December 9, 2016 I got my semi-colon tattoo.
I shared it with the world with a post that read” This is one of my most meaningful tattoos. Life has put me back in an insanely dark place, and it seemed appropriate that I remember I have been given not one, not two, but THREE chances to live my life. I cannot allow things to break me down, affect my happiness, or prevent me from pushing forward. No matter how badly I want to crawl into a hole and avoid the world, that is not the answer. I am stronger than the bullshit. I am not defined by these bumps and bruises. My story isn’t over.”
Little did I know, this would not be my last run-in with suicidal thoughts. It’s never really a “woe is me” or a “the world would be better without me” kind of thing, it’s always a “this is too much”, “I am so tired of fighting”, “I used to be able to handle this”. So many people look at suicide as something “selfish” or “stupid”…and while most of those people are people who have been hurt by someone who did just that- it’s boils down to one thing… to the suicidal, suicide seems like it is the only answer.
My tendencies come from my inability to manage my stress paired with fibromyalgia. (Yes, I’m medicated. Yes, I see a therapist every other week, and have seen one since 2012. Yes, I see a psychiatrist once a month, and have since 2012.) My issue however, isn’t something like depression or anxiety… I have a trauma caused chemical imbalance. That imbalance does crazy things to my brain that result in stuff like sleeplessness, sleepiness, mood swings, and of course-my inability to handle high amounts of stress. The ONE thing that I worked best under. The ONE thing that fueled my success. I loved stress. I thrived in stress. After my last deployment to Afghanistan, my ability to manage my stress spiraled downward and than was met with a diagnosis of Chemical issues AND Fibromyalgia all within weeks of each other.
I decided December 9, 2016 that I was no longer going to fight silently or allow others to fight silently. I was going to speak out, stand up, and tell my story to help others realize that there is more to mental health than what we think. There is more to things like suicidal tendencies and depression and anxiety than what people picture when they hear those words. I am a Mom, a Fur Mom, I work full time, I do freelance web design and marketing, I run a non-profit for Veterans and I work for a non-profit for Female Marines. I have multiple degrees. I blog. I read. I sit under the stars. I sleep in. I drink coffee. I live a very normal and successful life. At times though, my brain decides “this one week I’m going haywire” and it does. It doesn’t happen often, but when it does- it’s life threatening. I ALWAYS reach out. I ALWAYS apply what I learned in my years of therapy. I ALWAYS ensure someone knows I’m not doing well and in my opinion, most importantly, I speak out- normally on social media or via my blog. I let others know “Hey, I look normal and happy but right now… I’m not doing so hot. I am human and struggle just like you”.
I don’t do it for attention. I don’t do it because I’m weak. I don’t even do it because I am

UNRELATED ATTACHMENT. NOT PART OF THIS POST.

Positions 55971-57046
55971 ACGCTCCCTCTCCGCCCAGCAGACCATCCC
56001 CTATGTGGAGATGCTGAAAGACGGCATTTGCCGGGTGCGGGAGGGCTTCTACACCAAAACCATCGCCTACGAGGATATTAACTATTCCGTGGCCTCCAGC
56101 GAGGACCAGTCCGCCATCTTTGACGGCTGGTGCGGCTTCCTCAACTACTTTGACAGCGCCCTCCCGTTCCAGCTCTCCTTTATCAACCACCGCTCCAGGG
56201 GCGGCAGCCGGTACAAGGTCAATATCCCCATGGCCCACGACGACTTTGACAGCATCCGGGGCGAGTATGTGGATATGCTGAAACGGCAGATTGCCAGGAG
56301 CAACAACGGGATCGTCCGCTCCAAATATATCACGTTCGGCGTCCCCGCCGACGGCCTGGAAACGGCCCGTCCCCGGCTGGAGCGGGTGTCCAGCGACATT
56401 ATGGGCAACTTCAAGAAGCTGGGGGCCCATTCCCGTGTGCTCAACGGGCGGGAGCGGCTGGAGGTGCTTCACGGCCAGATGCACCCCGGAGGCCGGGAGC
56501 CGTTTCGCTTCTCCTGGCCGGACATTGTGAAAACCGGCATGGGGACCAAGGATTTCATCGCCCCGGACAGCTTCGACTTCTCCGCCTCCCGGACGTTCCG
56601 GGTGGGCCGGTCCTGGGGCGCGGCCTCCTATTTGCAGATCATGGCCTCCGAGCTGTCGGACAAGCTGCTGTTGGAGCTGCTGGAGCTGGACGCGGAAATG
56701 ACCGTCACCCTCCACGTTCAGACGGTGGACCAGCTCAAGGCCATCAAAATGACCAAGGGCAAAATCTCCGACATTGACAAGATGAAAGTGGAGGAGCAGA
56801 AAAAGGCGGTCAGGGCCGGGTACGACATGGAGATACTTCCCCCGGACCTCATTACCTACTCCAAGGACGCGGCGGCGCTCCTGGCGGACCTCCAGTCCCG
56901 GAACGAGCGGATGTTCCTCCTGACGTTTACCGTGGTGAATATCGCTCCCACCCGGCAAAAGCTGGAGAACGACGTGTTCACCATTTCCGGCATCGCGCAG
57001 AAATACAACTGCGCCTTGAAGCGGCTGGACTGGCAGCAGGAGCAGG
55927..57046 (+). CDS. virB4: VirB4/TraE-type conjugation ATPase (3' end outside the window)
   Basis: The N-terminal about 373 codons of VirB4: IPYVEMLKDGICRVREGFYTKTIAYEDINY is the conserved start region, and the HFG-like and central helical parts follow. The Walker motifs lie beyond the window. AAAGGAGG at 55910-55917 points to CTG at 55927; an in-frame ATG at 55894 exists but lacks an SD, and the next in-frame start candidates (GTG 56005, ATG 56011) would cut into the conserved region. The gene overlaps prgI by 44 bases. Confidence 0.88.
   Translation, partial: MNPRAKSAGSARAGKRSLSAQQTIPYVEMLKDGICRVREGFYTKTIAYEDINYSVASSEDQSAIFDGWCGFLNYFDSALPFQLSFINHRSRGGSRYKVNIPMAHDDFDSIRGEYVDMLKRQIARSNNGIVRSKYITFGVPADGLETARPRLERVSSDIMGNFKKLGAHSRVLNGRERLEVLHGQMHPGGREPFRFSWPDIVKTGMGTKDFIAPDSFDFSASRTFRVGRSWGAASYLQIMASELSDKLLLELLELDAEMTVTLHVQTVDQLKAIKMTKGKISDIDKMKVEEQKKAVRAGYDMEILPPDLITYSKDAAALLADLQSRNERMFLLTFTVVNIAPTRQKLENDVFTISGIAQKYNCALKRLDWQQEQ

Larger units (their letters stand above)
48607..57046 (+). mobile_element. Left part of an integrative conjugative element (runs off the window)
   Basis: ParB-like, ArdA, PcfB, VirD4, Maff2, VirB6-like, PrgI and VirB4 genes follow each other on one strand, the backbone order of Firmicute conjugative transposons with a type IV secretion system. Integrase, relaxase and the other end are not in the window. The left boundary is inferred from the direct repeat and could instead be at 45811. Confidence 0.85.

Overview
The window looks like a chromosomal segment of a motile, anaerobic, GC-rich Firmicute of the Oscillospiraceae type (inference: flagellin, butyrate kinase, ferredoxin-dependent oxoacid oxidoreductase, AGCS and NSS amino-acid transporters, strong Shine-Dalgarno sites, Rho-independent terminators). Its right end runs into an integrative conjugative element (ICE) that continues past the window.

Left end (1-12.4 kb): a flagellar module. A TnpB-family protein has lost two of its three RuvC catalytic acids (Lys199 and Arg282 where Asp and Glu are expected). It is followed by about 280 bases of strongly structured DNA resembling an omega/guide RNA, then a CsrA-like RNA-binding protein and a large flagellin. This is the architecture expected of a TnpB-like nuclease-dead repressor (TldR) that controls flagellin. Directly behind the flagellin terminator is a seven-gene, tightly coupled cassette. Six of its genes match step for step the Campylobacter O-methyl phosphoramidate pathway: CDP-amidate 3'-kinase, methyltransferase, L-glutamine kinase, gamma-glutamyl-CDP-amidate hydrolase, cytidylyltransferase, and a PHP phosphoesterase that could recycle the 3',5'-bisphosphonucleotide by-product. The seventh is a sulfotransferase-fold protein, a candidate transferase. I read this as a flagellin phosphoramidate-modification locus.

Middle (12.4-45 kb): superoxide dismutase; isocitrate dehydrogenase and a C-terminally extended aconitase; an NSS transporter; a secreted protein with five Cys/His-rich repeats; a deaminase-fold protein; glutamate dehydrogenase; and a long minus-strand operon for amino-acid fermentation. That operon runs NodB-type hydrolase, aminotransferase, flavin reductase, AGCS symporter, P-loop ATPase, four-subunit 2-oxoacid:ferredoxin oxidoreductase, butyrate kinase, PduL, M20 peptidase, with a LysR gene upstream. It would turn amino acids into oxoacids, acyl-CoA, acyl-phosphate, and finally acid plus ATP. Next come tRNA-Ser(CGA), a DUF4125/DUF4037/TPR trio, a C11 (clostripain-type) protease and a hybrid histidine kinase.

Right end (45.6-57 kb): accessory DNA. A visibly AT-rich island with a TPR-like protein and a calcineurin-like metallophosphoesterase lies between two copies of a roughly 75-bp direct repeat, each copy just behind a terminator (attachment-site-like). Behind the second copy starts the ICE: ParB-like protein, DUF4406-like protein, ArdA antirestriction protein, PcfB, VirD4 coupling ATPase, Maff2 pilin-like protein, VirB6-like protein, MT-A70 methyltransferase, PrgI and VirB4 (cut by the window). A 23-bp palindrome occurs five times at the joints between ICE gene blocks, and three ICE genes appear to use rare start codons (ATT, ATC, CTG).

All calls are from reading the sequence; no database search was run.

depressed. It is a medical thing, and something people need to be aware of that happens and can happen to anyone. I get in a weird mood and it kind of spirals down from there. I can normally tell on onset and head it off long before it gets bad- and I see my therapist a little more until things are back to “normal”…but sometimes, it just happens. I end up sobbing in the shower realizing how tired I am of not being normal, not being the old me, how I miss being as versatile and resilient as I was. How I hate the pain. How I want my life back. All of those feelings triggered by feeling “off” which is triggered by a chemical drop in my brain paired with my fibromyalgia, and I just break.
The stigma around talking about mental health issues is just mind blowing to me. It’s the stuff no one wants to admit or talk about and when someone does, it’s like the whole world comes to one of those rusty halts that makes noise and stuff falls off of. Everyone starts to whisper and shake their head. They start “feeling sorry” in the way of pity, not worry. It turns into alienation, distrust, and a barrier between those who don’t understand. Not put up by the sufferer, but by those who don’t grasp what is happening instead of asking, talking, sitting down and trying to figure it out. People whisper behind your back and treat you like a ticking time bomb. The only way to stop the stigma is to stop feeding the stigma. Stop making it not okay to be open about issues. Stop making people feel like they are wrong for voicing their experience, emotions, or struggles. There is NOTHING wrong with being open about any of that. Sometimes, just saying the words or typing the words is an outlet. Don’t deny someone the outlet they need or deserve. Don’t deny someone who may need to see someone else’s words to understand their own struggle better, or to motivate them to get the help they need. I have THREE years worth of once every 2 weeks therapy under my belt. I learned that “manning” up to my emotions, not bottling them up, SEEING in writing what I am dealing with, and than breaking it down and realizing what happened is my best medicine. To be told by anyone, ever that that is unacceptable, frowned upon, or “weird” is aiding in the stigma. Stop. Feeding. The. Stigma.
Since I have started speaking out about my struggles, the outpour of messages I receive here, on social media, and via email about the difference I have made in someones life, or how much I have helped them is so overwhelming. PLEASE reach out. PLEASE speak up. I now dedicate my life to coaching/mentoring Veterans who want to find holistic alternatives and learn skills to improve their quality of life in hopes of reducing the number of Veteran Suicides.
This post is in response to The Daily Post’s Discover Challenge